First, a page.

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Talking Walls: The Stories Continue
     

Talking Walls: The Stories Continue

by Margy Burns Knight, Anne Sibley O'Brien
 

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Filled with activities that can be tailored to suit individual teaching methods or learning styles, this imaginative cross-curriculum teacher s guide uses Talking Walls: The Stories Continue as the focal point for units on geography, social studies, math, history, art and architecture, letter-writing, research projects, excursions, and creative writing. All activities

Overview

Filled with activities that can be tailored to suit individual teaching methods or learning styles, this imaginative cross-curriculum teacher s guide uses Talking Walls: The Stories Continue as the focal point for units on geography, social studies, math, history, art and architecture, letter-writing, research projects, excursions, and creative writing. All activities are classroom -- and teacher -- tested.

Editorial Reviews

School Library Journal
Gr 3-7Knight takes readers on an inspired journey in this sequel to TalkingWalls (Tilbury, 1992). She uses the simple idea of walls and boundaries to tell stories from diverse cultures and parts of the world. Where and why these walls were built and something about the builders is presented in each double-page spread. The selections are far flung and varied, but are tied to the idea of purpose and the story each wall represents. Starting with a quote from Shakespeare's Midsummer Night's Dream, in which an actor pretends to be a wall, readers are taken on a journey that includes the dikes in the Netherlands; prayer-wheel walls in Tibet and India; Hadrian's Wall in England; Chinese poems on the walls at Angel Island, CA; Belfast Peace Lines; and the Anti-Graffiti Network in Philadelphia. Warm watercolors create just the right mood for the text. Some of the stories are sad, some are inspiring, and some mysterious, but each one says something unique about the people who constructed these structures. Notes about each wall featured appear at the end. This book could be used to introduce classification, how things may be alike and also different, and as a springboard to exploring cultural diversity. Links to social studies abound. A great read-aloud and a unique source for hard-to-locate material.Jane Claes, T. J. Lee Elementary School, Irving, TX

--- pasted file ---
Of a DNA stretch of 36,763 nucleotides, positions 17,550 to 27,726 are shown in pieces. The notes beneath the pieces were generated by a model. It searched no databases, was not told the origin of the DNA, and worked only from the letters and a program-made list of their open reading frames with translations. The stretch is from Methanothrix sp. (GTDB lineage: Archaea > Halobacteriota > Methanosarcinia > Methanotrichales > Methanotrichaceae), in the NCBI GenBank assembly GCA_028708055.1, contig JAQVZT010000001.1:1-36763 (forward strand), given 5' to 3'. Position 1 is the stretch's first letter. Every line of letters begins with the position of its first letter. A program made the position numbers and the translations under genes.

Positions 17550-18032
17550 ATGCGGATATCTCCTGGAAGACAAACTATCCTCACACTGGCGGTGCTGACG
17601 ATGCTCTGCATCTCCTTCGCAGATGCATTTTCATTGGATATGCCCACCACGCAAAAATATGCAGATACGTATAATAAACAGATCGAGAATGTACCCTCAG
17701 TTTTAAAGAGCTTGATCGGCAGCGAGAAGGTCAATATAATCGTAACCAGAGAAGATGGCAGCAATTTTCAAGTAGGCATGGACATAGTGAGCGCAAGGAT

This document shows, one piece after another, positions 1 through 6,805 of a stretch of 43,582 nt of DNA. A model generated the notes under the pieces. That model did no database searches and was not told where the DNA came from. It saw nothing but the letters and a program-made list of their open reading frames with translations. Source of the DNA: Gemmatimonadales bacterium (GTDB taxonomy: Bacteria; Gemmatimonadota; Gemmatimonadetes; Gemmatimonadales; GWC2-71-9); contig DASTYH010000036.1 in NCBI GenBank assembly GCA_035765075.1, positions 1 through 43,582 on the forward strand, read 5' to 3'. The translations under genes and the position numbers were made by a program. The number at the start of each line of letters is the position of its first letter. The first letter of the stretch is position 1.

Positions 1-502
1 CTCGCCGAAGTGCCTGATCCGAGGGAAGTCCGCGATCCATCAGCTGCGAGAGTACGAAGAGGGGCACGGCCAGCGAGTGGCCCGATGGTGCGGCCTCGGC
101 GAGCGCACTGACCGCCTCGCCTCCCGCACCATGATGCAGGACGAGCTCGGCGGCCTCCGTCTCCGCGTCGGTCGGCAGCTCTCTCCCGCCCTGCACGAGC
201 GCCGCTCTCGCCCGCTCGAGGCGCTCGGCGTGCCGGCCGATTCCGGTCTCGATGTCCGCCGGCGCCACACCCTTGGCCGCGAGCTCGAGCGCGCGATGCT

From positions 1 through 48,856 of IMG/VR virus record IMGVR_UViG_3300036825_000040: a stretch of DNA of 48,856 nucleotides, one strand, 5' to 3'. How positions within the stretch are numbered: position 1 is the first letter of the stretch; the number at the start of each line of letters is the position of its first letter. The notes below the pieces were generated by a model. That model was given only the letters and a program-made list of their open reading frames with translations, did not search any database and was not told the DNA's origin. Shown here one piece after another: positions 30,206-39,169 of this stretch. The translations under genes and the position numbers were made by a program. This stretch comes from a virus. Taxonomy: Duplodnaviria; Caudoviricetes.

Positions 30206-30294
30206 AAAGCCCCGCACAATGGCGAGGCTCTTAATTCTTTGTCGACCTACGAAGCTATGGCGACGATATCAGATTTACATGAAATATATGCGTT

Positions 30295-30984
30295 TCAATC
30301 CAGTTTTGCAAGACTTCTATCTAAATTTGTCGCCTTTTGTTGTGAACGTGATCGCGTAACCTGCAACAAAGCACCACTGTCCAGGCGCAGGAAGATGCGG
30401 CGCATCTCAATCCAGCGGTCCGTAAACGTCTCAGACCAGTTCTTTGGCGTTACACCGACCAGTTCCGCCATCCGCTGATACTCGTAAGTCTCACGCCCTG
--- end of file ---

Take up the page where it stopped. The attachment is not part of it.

Product Details

ISBN-13:
9780884481652
Publisher:
Tilbury House Publishers
Publication date:
05/28/1997
Pages:
40
Product dimensions:
9.40(w) x 12.00(h) x 0.20(d)
Lexile:
NC1140L (what's this?)
Age Range:
8 - 11 Years

Meet the Author

Margy Burns Knight has received the National Education Association’s
Author-Illustrator Human & Civil Rights Award for the body of her work with Anne Sibley O'Brien (Talking Walls and other books) and the
2001 Children's Africana Book Award for Africa Is Not a Country (also illustrated by Anne Sibley O’Brien). In addition to her work as an author, presenting in hundreds of classrooms around the world, Margy is also a teacher and community volunteer. She is the Service Learning
Coordinator for the Winthrop, Maine, public school system and has taught
English as a Second Language to high school students from Cambodia,
Afghanistan, and Jordan.

Anne Sibley O’Brien has illustrated thirty-one books, including five titles by Margy Burns Knight. She is also the author of fourteen of these books, including The Legend of Hong Kil Dong: The Robin Hood of
Korea, and A Path of Stars.O’Brien’s passion for global subjects was kindled by her experience of being raised bilingual and bicultural in
South Korea as the daughter of medical missionaries. The mother of two grown children, she lives with her husband on an island in Maine.

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